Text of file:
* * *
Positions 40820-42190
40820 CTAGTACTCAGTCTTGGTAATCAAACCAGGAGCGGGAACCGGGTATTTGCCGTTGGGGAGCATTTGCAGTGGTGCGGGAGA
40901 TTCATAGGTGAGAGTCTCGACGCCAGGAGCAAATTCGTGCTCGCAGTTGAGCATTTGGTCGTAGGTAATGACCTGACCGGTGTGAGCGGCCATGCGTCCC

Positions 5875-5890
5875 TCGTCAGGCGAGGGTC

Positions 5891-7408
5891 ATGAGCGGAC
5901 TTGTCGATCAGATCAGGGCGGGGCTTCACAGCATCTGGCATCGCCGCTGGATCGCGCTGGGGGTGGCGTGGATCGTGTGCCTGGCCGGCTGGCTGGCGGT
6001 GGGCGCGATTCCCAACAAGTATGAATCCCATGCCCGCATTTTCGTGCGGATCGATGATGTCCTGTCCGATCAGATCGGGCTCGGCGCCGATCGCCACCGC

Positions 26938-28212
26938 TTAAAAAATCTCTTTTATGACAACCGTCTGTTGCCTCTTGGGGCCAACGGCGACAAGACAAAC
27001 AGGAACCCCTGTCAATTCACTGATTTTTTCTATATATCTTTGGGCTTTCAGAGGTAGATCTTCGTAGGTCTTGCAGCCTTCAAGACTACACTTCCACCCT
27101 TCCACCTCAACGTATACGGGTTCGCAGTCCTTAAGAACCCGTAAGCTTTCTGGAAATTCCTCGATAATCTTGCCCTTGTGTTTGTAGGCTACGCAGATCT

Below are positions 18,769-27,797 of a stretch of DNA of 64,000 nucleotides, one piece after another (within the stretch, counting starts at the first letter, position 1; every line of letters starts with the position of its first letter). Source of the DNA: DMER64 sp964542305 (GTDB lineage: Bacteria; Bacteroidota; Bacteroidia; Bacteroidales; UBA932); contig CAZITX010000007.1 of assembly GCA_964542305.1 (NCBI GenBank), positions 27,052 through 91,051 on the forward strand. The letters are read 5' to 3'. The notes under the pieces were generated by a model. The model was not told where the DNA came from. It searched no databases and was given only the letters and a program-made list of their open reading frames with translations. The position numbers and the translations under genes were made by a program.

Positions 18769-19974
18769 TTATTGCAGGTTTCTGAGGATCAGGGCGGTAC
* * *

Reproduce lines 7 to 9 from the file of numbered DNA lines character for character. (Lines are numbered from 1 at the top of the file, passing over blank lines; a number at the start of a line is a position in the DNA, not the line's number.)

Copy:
5891 ATGAGCGGAC
5901 TTGTCGATCAGATCAGGGCGGGGCTTCACAGCATCTGGCATCGCCGCTGGATCGCGCTGGGGGTGGCGTGGATCGTGTGCCTGGCCGGCTGGCTGGCGGT
6001 GGGCGCGATTCCCAACAAGTATGAATCCCATGCCCGCATTTTCGTGCGGATCGATGATGTCCTGTCCGATCAGATCGGGCTCGGCGCCGATCGCCACCGC